GOP Leaders Try to Soothe Conservatives

By Jonathan Weisman
Washington Post Staff Writer
Tuesday, September 27, 2005

Squeezed between a conservative clamor for spending cuts and the rising cost of hurricane relief, Republican congressional leaders will respond this week with a public relations offensive to win over angry conservatives -- but no substantive changes in budget policy.

Republican lawmakers and leadership aides conceded that the wholesale budget cuts envisioned by House conservatives are not being contemplated; the Senate is moving toward approving a temporary expansion of Medicaid for hurricane survivors, estimated to cost $9 billion. Nor are GOP leaders considering tax increases.

And Hurricane Rita's blow to a politically sensitive region of Texas could add more pressure to spend.

"Many communities, faith-based entities and the state of Texas have drained assets to save lives and help with the enormous multi-state national emergency, and they will need reimbursement to avoid massive financial failures," warned Rep. Louie Gohmert, a freshman Republican whose hard-hit East Texas district was drawn with the help of House Majority Leader Tom DeLay (R-Tex.) to take it from Democratic control.

Since Hurricane Katrina struck Aug. 29, Congress has approved spending bills and tax cuts worth nearly $71 billion. An additional $5 billion in housing, education and small-business assistance cleared the Senate, even before the Medicaid bill was considered. A united Louisiana congressional delegation is seeking $250 billion more.

Republican leaders say the overall cost could be $100 billion to $200 billion. Although mindful of criticism, the leaders contend that such one-time expenditures -- albeit huge -- should not harm deficit-reduction efforts.

Prodded by conservatives, President Bush and GOP leaders have said they are willing to offset those costs with spending cuts. But realistically, the political will does not exist to vote through the cuts that have been proposed, said House leadership aides and sources, who spoke on the condition of anonymity because of the sensitivity of the issue. Nor have Republican leaders given serious thought to reversing course on tax cuts, lawmakers said yesterday.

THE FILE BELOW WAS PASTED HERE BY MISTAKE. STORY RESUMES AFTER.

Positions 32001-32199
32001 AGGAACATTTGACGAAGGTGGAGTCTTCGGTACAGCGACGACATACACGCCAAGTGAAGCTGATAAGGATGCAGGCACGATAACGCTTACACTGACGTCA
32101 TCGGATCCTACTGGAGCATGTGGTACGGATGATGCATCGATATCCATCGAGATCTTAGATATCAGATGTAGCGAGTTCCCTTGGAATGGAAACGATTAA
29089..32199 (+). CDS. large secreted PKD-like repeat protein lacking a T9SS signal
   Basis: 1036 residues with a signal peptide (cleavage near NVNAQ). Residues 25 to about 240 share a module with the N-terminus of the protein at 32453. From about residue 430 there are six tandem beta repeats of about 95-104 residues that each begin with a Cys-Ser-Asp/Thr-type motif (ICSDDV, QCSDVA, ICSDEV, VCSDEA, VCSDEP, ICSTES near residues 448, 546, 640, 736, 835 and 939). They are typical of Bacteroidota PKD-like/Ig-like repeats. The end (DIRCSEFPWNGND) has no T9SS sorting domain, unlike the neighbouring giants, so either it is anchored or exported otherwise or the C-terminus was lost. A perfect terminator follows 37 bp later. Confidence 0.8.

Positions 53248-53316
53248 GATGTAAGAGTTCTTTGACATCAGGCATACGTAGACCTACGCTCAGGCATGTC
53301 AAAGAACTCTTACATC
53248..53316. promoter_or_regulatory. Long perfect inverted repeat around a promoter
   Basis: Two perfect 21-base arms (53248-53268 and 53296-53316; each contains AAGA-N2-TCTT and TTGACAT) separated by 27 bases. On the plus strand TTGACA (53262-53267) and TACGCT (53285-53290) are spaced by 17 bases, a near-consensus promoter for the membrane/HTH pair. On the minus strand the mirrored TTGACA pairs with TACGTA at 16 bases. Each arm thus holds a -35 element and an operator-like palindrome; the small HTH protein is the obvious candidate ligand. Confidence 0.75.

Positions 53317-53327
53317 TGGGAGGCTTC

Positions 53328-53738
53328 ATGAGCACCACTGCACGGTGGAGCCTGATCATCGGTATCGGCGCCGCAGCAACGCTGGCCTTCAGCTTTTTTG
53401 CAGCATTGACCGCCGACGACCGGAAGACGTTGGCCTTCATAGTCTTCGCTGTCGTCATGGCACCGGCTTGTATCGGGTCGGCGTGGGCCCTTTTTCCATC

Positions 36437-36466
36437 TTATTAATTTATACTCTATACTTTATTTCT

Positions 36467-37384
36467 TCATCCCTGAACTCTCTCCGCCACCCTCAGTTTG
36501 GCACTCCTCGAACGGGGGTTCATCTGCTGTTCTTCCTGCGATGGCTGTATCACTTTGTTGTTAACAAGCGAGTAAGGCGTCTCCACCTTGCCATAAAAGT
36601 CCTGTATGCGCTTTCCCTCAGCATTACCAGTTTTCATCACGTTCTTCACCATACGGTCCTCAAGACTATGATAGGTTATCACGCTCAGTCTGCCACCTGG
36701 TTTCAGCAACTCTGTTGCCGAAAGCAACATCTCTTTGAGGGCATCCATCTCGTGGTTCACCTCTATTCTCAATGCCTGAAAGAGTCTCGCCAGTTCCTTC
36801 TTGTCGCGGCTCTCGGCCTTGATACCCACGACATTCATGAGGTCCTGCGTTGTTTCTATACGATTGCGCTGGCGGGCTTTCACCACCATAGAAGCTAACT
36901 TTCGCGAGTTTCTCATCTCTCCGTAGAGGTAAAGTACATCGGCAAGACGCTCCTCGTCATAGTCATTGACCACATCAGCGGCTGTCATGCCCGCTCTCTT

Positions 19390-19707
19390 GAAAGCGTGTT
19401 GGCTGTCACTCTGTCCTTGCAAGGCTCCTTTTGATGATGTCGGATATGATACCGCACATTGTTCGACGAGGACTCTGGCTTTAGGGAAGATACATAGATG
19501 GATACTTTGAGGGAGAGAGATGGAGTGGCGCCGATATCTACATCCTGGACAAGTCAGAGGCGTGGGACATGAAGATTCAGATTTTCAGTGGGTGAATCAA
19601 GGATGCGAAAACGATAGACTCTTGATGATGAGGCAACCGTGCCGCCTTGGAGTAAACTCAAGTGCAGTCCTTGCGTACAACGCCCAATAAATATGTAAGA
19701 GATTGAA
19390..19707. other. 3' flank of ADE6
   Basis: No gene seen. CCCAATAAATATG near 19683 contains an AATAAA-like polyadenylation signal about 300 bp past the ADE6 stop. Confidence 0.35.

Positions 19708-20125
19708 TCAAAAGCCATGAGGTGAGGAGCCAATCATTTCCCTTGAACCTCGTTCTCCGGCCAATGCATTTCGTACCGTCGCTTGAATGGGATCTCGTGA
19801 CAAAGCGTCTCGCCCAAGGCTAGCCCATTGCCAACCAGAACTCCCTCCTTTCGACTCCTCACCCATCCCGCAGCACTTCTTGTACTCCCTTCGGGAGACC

"I don't see any change in fiscal policy," said Rep. Christopher Shays (R-Conn.), a former vice chairman of the Budget Committee.

The leadership has, however, felt the political sting of the recent deficit spending, which began with huge new transportation and energy bills this summer and cascaded into debt-financed hurricane relief this month. Republican leaders plan appearances this week on the syndicated radio talk shows of conservatives Sean Hannity, Tony Snow, Mike Gallagher and Lars Larson, as well as local radio and television shows, leadership aides said. DeLay set the tone in a Washington Times opinion piece yesterday.

"It is clear that the recent political discussion focusing on the government's spending priorities and overall economic platform in the wake of Hurricane Katrina and Hurricane Rita has introduced a valuable forum to promote the triumph of our ideas and solutions for government over the crumbling and outdated policies of the Democrat-controlled Congresses of past decades," he wrote.

In private meetings last week, GOP leaders sharply criticized rank-and-file Republicans for taking issue with the surge in spending, pleading instead for unity. But neither the public relations offensive nor the private upbraiding has quieted conservatives.

"This leadership group is so out of touch, it's unbelievable," said one House lawmaker, who spoke on the condition of anonymity to avoid inflaming leaders further.


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